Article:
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Police issue warning about fraudsters after woman in Flackwell Heath is conned out of £15,000

| March 5, 2016


Thames Valley Police have issued a warning about fraudsters after an 82-year-old woman from Flackwell Heath handed over £15,000 to courier fraudsters.

Sometime between 5.00pm on Friday 26th February 2016 and 11.45am on Saturday 27th February 2016 an 82 year old woman from Flackwell Heath handed over £15,000 to courier fraudsters after being targeted in a scam.

The woman was telephoned by the fraudsters who persuaded her to withdraw the money from her bank account and hand it to a courier at her door. The offenders told her they needed her help to identify forged bank notes.

The man who collected the money was wearing dark clothing and possibly made off in a taxi or dark vehicle. Thames Valley Police would like to speak to anyone who has any information about the incident or saw the man in the area.

Thames Valley Police is calling on friends and family to help protect loved ones from courier fraud. Prompt cards have been created which can be pinned next to the front door and put next to the phone to explain to vulnerable and elderly people how to recognise courier fraud and to stop them from becoming a victim.

Families are also being urged to take ten minutes to talk about courier fraud with loved ones.

Investigating officer PC Kimberly Barletta, based at Wycombe police station, said: ‘Fraudsters take advantage of their victim’s trust to gain access to their life savings.

We have created these prompt cards to help vulnerable and elderly people recognise courier fraud and to help stop them from becoming a victim.

We’re asking family and friends to print out these prompt cards, drop them around to elderly friends, family and neighbours, and to take ten minutes to talk through these top tips.

I also want to say that a senior police officer or a bank would never send a courier to anybody’s home address to collect money.

Thames Valley Police is urging families to take ten minutes to talk about courier fraud with those at risk. The ten minute talk should cover:

  • Never deal with cold callers on the phone or in person, no matter how polite or friendly they are.  Saying ‘No thank you’ and shutting the door or hanging up the phone is not rude.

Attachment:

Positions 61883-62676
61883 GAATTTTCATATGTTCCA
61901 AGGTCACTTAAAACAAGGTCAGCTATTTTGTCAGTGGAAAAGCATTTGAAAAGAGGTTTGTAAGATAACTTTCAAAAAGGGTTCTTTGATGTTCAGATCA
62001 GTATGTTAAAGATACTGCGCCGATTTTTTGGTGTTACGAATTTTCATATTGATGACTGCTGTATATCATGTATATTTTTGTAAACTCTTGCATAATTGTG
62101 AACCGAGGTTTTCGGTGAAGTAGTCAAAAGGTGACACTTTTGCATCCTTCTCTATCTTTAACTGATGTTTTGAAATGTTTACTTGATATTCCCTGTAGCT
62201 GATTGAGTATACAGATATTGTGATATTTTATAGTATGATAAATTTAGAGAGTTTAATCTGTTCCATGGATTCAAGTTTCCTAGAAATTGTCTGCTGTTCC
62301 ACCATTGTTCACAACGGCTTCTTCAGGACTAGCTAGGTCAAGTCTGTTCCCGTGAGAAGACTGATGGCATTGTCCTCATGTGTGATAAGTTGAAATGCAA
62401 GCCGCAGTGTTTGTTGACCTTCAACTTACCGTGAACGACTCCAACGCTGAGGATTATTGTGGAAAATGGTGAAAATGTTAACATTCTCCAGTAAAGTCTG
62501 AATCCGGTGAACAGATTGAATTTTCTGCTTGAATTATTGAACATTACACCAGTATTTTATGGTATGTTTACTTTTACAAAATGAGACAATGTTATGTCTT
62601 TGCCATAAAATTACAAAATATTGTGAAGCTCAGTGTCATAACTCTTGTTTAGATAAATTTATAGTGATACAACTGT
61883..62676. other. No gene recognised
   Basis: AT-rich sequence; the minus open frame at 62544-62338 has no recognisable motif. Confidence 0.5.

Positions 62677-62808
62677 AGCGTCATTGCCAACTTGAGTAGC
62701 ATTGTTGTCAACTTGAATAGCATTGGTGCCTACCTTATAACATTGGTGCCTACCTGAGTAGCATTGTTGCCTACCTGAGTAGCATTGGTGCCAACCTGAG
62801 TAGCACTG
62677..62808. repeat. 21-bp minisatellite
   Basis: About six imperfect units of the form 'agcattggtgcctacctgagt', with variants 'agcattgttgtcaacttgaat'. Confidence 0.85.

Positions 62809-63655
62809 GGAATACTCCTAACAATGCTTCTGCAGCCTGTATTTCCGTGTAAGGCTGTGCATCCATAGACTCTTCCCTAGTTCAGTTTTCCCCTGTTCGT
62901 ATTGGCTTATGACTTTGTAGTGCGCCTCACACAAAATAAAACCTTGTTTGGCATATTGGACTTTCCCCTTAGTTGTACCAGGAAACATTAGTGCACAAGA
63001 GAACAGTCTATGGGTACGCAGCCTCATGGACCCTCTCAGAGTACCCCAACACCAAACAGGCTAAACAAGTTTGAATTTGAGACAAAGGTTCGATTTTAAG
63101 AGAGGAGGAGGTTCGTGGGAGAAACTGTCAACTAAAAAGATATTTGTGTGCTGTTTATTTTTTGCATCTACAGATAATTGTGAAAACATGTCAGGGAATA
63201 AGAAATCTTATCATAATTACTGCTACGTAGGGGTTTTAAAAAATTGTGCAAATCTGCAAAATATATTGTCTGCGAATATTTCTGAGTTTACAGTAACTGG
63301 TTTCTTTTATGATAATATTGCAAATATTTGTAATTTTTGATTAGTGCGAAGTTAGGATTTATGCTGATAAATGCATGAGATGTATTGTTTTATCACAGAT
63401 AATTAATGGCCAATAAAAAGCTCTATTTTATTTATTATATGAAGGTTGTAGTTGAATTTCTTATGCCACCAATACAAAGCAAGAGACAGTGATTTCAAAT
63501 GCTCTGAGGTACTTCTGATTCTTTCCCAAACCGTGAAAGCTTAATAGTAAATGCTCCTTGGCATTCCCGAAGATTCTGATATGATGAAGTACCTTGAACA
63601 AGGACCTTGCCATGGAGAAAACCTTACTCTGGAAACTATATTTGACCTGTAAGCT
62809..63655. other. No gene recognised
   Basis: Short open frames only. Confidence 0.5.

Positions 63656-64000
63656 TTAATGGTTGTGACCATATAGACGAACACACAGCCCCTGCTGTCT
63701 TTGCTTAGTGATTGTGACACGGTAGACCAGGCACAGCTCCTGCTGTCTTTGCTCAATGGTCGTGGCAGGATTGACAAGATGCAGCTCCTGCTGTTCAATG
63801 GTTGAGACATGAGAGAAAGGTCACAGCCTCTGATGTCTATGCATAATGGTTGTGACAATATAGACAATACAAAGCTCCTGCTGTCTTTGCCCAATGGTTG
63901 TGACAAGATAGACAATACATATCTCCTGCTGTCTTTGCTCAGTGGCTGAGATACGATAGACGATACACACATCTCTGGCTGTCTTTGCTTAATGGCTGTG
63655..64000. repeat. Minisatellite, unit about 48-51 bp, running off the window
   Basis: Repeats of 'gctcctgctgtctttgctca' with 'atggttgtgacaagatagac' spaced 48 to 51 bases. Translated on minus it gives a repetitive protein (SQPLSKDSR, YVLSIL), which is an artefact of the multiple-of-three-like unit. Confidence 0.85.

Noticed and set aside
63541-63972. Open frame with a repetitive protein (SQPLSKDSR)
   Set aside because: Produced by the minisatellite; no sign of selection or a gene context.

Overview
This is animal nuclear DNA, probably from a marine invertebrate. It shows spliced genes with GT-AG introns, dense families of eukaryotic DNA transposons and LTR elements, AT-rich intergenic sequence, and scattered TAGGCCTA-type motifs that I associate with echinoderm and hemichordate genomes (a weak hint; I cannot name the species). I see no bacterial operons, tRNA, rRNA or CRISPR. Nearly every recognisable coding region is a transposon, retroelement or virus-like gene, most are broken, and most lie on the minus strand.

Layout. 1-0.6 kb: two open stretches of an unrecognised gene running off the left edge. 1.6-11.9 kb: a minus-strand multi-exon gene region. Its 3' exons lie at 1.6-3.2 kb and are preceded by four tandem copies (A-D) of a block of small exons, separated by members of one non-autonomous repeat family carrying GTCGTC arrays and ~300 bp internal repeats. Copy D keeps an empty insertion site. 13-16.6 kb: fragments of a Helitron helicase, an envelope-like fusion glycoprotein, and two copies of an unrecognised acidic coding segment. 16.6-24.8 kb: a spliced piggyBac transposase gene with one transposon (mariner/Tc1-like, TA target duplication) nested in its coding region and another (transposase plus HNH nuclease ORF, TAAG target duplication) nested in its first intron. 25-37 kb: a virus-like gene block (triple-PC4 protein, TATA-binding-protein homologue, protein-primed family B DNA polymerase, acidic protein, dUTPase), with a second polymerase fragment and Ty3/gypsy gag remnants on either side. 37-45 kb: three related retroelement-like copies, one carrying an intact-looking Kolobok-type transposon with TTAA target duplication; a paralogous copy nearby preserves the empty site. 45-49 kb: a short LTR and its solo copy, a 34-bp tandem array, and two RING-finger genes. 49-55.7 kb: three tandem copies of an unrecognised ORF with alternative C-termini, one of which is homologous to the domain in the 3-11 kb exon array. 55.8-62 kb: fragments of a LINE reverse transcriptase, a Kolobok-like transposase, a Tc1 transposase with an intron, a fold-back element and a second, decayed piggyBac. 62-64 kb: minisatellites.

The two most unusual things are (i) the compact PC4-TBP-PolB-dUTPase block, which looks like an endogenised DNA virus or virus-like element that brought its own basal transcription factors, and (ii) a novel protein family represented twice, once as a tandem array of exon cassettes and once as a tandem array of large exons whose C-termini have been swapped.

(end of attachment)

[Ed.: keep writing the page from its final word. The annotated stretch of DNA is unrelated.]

• Your bank, the police or anyone legitimate will never send a courier to your home to collect your money, your bank cards, and they will never ask for your pin number. Close the door, lock it, and call 101 to speak to the police.
  • Keep a mobile phone next to the landline, and if you want to make a phone call immediately after hanging up the landline, always use the other phone.
  • If you do hand over your bank details or cards, don’t panic. Call your bank immediately using another phone, such as a mobile phone, explain what’s happened and cancel your cards.
  • Legitimate callers will never try to rush you, scare you, or force you into anything.  If you feel scared or pressured at any point, hang up or shut the door and tell someone what’s happened.

There are many variations of the courier scam, but it usually follows this method:

  • A fraudster will cold call the victim on a landline they may claim to be from the victim’s bank, the police, a fraud investigator or even a television personality.
  • The fraudster states their systems have spotted a fraudulent payment in the victim’s account, or that they need the victim’s help in investigating fraudulent activity at their bank.
  • In order to reassure the victim that they are genuine, they suggest that the victim hangs up and rings the bank/police back straight away. However, they don’t disconnect the call from the landline so that when the real phone number is dialled, they are actually still speaking to the fraudster.
  • Finally, the fraudsters will send a courier to collect cash from the victim’s home address, or to take the victim to their bank to withdraw the money. The fraudster will have then obtained the victim’s name, address, full bank details, card and PIN.

The prompt cards to tackle courier fraud are available in the Crime Prevention section of the Thames Valley Police website.

If you receive this type of call, report it to Action Fraud on 0300 123 2040. In an emergency dial 999.

Anyone with information on the incident in Flackwell Heath can contact PC Kimberly Barletta via the 24-hour Thames Valley Police enquiry centre on 101.

If you don’t want to speak directly to the police you can contact the independent charity Crimestoppers anonymously on 0800 555 111. No personal details are taken, information is not traced or recorded and you will not go to court.

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